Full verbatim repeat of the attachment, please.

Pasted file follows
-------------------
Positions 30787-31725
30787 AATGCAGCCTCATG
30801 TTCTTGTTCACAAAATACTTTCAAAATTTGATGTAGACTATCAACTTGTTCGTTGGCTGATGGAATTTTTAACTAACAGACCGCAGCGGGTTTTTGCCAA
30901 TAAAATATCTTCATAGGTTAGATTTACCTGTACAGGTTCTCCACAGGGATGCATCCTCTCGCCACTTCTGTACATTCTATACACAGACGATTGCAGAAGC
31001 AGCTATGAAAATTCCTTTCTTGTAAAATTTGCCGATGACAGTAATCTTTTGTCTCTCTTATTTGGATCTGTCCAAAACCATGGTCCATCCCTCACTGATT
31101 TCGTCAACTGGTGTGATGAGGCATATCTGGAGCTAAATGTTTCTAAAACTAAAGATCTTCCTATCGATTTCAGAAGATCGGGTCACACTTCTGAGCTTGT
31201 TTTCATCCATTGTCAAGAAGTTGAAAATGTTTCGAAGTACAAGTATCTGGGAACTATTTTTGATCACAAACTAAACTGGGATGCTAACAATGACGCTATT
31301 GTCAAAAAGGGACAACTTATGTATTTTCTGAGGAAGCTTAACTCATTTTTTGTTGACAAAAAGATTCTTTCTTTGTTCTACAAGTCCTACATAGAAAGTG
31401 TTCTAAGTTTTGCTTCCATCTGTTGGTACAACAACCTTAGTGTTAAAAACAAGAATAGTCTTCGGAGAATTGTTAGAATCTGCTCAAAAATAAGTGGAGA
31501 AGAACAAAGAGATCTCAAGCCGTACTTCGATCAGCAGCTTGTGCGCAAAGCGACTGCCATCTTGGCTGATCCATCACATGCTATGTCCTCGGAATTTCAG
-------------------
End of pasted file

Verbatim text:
Positions 30787-31725
30787 AATGCAGCCTCATG
30801 TTCTTGTTCACAAAATACTTTCAAAATTTGATGTAGACTATCAACTTGTTCGTTGGCTGATGGAATTTTTAACTAACAGACCGCAGCGGGTTTTTGCCAA
30901 TAAAATATCTTCATAGGTTAGATTTACCTGTACAGGTTCTCCACAGGGATGCATCCTCTCGCCACTTCTGTACATTCTATACACAGACGATTGCAGAAGC
31001 AGCTATGAAAATTCCTTTCTTGTAAAATTTGCCGATGACAGTAATCTTTTGTCTCTCTTATTTGGATCTGTCCAAAACCATGGTCCATCCCTCACTGATT
31101 TCGTCAACTGGTGTGATGAGGCATATCTGGAGCTAAATGTTTCTAAAACTAAAGATCTTCCTATCGATTTCAGAAGATCGGGTCACACTTCTGAGCTTGT
31201 TTTCATCCATTGTCAAGAAGTTGAAAATGTTTCGAAGTACAAGTATCTGGGAACTATTTTTGATCACAAACTAAACTGGGATGCTAACAATGACGCTATT
31301 GTCAAAAAGGGACAACTTATGTATTTTCTGAGGAAGCTTAACTCATTTTTTGTTGACAAAAAGATTCTTTCTTTGTTCTACAAGTCCTACATAGAAAGTG
31401 TTCTAAGTTTTGCTTCCATCTGTTGGTACAACAACCTTAGTGTTAAAAACAAGAATAGTCTTCGGAGAATTGTTAGAATCTGCTCAAAAATAAGTGGAGA
31501 AGAACAAAGAGATCTCAAGCCGTACTTCGATCAGCAGCTTGTGCGCAAAGCGACTGCCATCTTGGCTGATCCATCACATGCTATGTCCTCGGAATTTCAG